Beauty and Disease. With Addison's Disease, One Call Says It All

Cooper strikes a Valentino pose.

The following is a lightly edited transcript of a telephone conversation between Barb and me last week. Or maybe I just imagined it this way…

Barb: How are you?

Me: (huffing and puffing on an elliptical machine at the fitness center) I’m good. What’s up.

Barb: I just wanted to tell you, I picked Cooper up from the vet. And it happened again. The vet tech kept telling me how everyone in the place kept coming up to her and telling saying how handsome and gorgeous he is! I knew you would get a kick out of that!

Me: No surprises. Everyone tells us that. Anything else going on?

Barb: Oh, yeah, I almost forgot to tell you. They did a lab test and say he has no cortisol in his blood. They think he has Addison’s disease.

Me: (phone drop)


First–let’s talk about Beauty. It is a fact. Everyone we meet does let us know how handsome Cooper is, with his deep chocolate coat and the blond highlights around his muzzle And then most people mention his piercing, golden, almost human eyes that give a hint of his playful intelligence. He is a good-looking dude; we know it, he knows it, the whole neighborhood knows it. But Barb and I still are amused by all the confirmation Cooper gets.

Health has been a different matter. The Coop has been a bouncy, happy, pup, filled with energy and mischief. But his gastrointestinal system has never matured with the rest of him. Limited ingredient dog foods, prescription diets, and multiple courses of antibiotics have provided minimal improvement.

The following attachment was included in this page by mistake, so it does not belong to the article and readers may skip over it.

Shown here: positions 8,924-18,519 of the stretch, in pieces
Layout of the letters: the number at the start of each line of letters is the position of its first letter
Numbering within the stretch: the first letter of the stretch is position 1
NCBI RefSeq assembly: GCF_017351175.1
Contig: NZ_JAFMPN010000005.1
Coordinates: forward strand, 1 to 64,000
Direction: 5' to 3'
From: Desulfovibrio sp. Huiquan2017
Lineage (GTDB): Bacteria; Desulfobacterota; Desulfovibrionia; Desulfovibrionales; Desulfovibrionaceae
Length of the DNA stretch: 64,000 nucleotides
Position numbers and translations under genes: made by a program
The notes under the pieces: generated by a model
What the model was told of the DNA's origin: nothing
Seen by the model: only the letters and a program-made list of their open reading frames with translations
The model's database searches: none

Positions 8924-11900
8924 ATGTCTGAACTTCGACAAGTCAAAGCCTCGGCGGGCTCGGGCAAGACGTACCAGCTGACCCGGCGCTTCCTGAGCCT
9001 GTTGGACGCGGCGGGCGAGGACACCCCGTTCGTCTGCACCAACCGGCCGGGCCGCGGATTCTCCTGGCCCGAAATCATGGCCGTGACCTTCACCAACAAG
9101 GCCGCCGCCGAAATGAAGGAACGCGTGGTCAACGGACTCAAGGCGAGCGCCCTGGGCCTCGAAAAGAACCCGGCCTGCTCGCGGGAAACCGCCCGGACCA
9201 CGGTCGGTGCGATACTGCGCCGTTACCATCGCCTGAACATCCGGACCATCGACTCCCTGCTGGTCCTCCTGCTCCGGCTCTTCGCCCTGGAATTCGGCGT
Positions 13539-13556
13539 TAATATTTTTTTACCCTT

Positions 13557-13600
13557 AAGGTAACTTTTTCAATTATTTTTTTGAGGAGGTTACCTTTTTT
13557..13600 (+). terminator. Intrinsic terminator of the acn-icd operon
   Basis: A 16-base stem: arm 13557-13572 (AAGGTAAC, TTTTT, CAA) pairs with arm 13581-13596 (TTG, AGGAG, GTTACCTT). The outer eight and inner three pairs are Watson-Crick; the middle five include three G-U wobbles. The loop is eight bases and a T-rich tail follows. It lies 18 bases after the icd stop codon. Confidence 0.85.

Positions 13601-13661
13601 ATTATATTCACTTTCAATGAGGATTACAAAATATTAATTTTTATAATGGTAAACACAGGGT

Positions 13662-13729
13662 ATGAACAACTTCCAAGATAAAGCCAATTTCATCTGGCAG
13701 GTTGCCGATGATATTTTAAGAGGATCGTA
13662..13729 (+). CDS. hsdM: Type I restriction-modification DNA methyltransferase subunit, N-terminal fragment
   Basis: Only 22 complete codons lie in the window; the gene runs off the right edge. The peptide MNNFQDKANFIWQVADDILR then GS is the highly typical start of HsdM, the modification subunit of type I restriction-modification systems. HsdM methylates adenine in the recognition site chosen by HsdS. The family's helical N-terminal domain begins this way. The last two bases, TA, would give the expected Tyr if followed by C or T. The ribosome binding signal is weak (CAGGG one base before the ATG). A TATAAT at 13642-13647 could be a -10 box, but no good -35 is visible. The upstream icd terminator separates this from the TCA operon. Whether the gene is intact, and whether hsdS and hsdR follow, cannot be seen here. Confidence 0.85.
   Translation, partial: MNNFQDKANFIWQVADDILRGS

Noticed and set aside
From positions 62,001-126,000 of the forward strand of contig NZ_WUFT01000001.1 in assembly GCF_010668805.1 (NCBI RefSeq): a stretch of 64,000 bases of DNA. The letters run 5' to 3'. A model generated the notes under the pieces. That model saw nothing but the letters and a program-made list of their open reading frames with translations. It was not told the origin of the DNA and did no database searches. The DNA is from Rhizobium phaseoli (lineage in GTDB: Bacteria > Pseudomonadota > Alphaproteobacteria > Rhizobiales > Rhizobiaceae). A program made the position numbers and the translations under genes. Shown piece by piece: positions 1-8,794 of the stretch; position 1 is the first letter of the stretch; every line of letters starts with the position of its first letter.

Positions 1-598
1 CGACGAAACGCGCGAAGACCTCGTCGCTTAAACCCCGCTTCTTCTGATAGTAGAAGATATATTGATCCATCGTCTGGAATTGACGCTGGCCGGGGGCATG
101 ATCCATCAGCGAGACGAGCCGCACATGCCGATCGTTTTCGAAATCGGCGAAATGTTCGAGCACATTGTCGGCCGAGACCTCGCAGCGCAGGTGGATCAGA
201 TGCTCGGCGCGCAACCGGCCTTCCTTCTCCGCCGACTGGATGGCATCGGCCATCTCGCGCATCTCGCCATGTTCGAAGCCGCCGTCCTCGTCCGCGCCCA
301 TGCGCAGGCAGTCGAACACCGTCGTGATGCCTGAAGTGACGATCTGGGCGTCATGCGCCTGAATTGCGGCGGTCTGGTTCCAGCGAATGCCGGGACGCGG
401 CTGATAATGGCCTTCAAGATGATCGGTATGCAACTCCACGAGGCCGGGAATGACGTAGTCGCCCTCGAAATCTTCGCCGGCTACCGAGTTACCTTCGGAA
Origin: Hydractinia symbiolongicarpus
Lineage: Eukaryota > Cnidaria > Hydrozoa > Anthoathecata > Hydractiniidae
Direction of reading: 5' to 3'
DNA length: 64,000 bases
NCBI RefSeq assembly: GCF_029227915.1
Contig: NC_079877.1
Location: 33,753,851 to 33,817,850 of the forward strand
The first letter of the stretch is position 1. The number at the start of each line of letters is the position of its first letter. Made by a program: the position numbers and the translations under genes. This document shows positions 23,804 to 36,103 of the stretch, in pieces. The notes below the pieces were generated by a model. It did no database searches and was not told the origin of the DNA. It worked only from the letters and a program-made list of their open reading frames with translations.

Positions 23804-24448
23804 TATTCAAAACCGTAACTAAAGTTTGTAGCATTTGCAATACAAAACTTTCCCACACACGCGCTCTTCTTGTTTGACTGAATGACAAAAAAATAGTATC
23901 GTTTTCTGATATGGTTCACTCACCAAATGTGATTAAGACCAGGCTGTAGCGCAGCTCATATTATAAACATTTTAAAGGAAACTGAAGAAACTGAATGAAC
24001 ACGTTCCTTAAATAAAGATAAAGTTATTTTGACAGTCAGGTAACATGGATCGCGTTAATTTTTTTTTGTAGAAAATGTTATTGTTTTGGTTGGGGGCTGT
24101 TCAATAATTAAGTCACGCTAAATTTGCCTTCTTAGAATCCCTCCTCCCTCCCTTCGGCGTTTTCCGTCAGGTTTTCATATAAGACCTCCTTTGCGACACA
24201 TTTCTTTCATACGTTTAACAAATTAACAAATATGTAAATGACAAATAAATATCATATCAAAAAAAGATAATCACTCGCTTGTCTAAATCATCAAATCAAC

As a next step, we scheduled an appointment with a local veterinary specialty clinic. After a 10-week wait, Cooper was seen by the specialty internist. After reviewing the history, he too felt that it would probably be some combination of diet and probiotics that would eventually solve the digestive problems.

“But,” he said, “with your permission, I would like to run a few blood tests, just in case something else is going on here.”

And that brings us to where we are now, with no cortisol, the key steroid hormone from the adrenal gland. As a pathologist, I know you can rarely make a diagnosis based on a single test result and some additional tests are in the pipeline. But I am pretty confident Coop, with his marked cortisol deficiency, does have Addison’s, and now we just have to figure out why.

This is upsetting, but certainly not a tragedy; it should just be a small setback in Cooper’s life. When all the tests are completed we will know how best to treat the condition. With proper care, Cooper should have a long, happy life.

With our help, this Beauty will beat his disease.


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